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To move past trauma, survivors need to learn to befriend the body, and yoga asana practice and meditation can help them do that, writes YogaFit founder Beth Shaw.

We don’t need to look far to see that as a society we are suffering; from mass shootings and suicides to homelessness and addiction. For many, trauma is the root cause of suffering. Unless the root of the problem is dealt with, time is wasted dealing with the symptoms. It is often hard to differentiate symptom from cause. Untreated trauma, often occurring in childhood, leads to mental health issues such as anxiety, depression, mood, personality and psychotic disorders.

The human mind has incredible protection mechanisms as well as coping skills. Unfortunately, we don’t always opt for the healthiest coping techniques first. Those skills usually have to be learnt after some unhealthy ones have been given a run. Trauma varies from person to person, so it’s fortunate that the path to healing is a very wide one with many options.

People living with residual trauma are continually getting ready for the next attack or life-altering event. When someone is preoccupied by a real or imagined threat, the resulting fear, rage, or disappointment will be reflected in the body. Research shows that trauma survivors suffer more illness, in addition, muscle tension, disease, and injury are physical manifestations of this preoccupation.

Trauma has such a severe impact because of the way it affects, and ultimately, rewires the brain. When the brain gets stuck in stress mode, it leads to physical changes and a complicated ripple of life-altering symptoms. Enter yoga, mindfulness and meditation. To move past trauma, survivors need to learn to befriend the body, and yoga asana practice and meditation/mindfulness can help them do that. Yoga allows us to be the witness to the body, mind, and emotions, and make better choices that contribute to a healthier lifestyle, more positive mood, better relationships, improved quality of life and balanced living.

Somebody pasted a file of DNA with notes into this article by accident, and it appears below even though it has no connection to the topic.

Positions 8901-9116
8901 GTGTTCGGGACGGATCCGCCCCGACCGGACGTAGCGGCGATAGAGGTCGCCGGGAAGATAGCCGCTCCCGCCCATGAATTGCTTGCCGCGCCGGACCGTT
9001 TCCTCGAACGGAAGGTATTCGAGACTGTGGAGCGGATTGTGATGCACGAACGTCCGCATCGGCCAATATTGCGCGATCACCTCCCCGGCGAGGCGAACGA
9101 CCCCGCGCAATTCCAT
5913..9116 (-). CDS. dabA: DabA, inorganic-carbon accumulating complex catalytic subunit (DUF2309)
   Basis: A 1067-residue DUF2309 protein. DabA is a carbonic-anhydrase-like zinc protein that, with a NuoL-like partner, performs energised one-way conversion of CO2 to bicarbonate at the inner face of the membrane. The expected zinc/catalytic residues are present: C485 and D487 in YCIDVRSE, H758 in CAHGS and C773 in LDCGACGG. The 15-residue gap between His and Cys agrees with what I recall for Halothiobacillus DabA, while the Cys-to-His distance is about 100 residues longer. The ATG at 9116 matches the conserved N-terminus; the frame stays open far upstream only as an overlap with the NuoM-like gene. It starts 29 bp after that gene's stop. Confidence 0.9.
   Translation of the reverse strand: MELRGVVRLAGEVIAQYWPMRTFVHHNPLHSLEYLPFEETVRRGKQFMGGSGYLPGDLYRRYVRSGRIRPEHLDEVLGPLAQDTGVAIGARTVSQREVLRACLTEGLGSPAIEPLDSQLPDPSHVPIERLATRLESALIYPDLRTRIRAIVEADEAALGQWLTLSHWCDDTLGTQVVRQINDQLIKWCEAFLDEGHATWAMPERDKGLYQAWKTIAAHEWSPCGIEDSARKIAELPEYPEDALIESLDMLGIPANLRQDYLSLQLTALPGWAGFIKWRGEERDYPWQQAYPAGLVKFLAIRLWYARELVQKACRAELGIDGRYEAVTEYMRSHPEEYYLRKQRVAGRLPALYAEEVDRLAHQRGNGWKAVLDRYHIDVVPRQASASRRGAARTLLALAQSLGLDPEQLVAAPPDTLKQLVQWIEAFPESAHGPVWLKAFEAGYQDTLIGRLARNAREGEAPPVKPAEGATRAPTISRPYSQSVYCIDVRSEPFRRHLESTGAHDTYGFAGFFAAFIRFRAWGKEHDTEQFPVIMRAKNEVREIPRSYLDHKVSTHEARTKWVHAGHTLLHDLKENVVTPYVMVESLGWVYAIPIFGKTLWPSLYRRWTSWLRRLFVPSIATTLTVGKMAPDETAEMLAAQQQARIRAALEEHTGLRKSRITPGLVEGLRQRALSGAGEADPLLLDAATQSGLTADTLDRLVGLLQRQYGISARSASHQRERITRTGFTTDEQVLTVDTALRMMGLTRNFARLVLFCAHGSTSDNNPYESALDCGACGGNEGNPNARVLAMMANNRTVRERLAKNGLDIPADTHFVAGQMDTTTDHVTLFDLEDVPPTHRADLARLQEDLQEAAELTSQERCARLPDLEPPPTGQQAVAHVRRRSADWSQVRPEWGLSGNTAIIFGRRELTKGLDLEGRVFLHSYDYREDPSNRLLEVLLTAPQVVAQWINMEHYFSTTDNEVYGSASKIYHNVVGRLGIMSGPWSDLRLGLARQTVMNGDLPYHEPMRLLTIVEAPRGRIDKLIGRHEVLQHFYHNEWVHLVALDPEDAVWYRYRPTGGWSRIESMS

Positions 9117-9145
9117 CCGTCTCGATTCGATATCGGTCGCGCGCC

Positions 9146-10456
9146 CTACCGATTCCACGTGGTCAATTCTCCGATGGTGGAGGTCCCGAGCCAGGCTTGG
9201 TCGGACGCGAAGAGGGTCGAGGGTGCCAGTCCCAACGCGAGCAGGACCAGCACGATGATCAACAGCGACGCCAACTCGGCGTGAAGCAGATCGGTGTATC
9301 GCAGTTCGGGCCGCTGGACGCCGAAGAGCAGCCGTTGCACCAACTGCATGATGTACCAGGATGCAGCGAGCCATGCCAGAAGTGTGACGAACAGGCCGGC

From the place of being the witness, we can then seek the appropriate treatment. In yoga and mindfulness, we learn that if we can find contentment and focus in the present moment, we will find joy. Trauma survivors can lose this connection to the present moment and, as a result, can easily lose their sense of peace, joy, and connection to others. This has been my personal experience.

In certain respects, one may never heal completely from trauma, but we can certainly learn to mitigate and cope with the daily symptoms and feelings associated with PTSD, trauma, addiction, anxiety and depression by applying these mind body healing tools and principles. Mindfulness allows us to stay open, curious, positive, and present to our unique and individual process of healing.

Awareness is the key component to managing the day-to-day shifts and storms. My own approach to living with trauma, depression, and emotional dysregulation is simple yet complex. It involves a constant vigilance and being the witness to the body, mind, and emotions. I use intention plus action to get results.

One of the best ways to start a mindfulness practice is to simply try a few yoga classes. Try at least five different types, styles, and teachers. Letting go of judgement of yourself and expectation can be very helpful. Maybe even try a few classes online in the privacy of your own living room.

Having experimented, I can honestly say that taking your healing into your own hands is one of the most empowering things you can do. Yoga helps give you that power. We all heal in different ways, but what is most important is that we recognise our victories towards that goal. Celebrate your progress, be kind and loving to yourself. May you have more sunny days than rainy ones – and if it is raining, don’t forget to dance in that rain!

Beth Shaw

Beth is CEO and founder of YogaFit Training Systems Worldwide Inc, which has trained more than 200,000 fitness professionals across six continents. She is the author of Healing Trauma with Yoga and Mind Body Tools.

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